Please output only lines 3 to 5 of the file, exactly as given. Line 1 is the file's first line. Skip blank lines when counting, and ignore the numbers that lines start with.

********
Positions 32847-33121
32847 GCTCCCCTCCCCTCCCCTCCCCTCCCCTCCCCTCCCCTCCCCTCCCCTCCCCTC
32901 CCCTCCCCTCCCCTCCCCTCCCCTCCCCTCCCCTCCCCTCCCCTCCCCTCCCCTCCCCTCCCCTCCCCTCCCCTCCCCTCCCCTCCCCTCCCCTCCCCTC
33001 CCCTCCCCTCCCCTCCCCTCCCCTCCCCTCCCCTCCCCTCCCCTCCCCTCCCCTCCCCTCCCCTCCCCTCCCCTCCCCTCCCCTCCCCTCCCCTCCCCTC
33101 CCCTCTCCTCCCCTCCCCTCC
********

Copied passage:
32901 CCCTCCCCTCCCCTCCCCTCCCCTCCCCTCCCCTCCCCTCCCCTCCCCTCCCCTCCCCTCCCCTCCCCTCCCCTCCCCTCCCCTCCCCTCCCCTCCCCTC
33001 CCCTCCCCTCCCCTCCCCTCCCCTCCCCTCCCCTCCCCTCCCCTCCCCTCCCCTCCCCTCCCCTCCCCTCCCCTCCCCTCCCCTCCCCTCCCCTCCCCTC
33101 CCCTCTCCTCCCCTCCCCTCC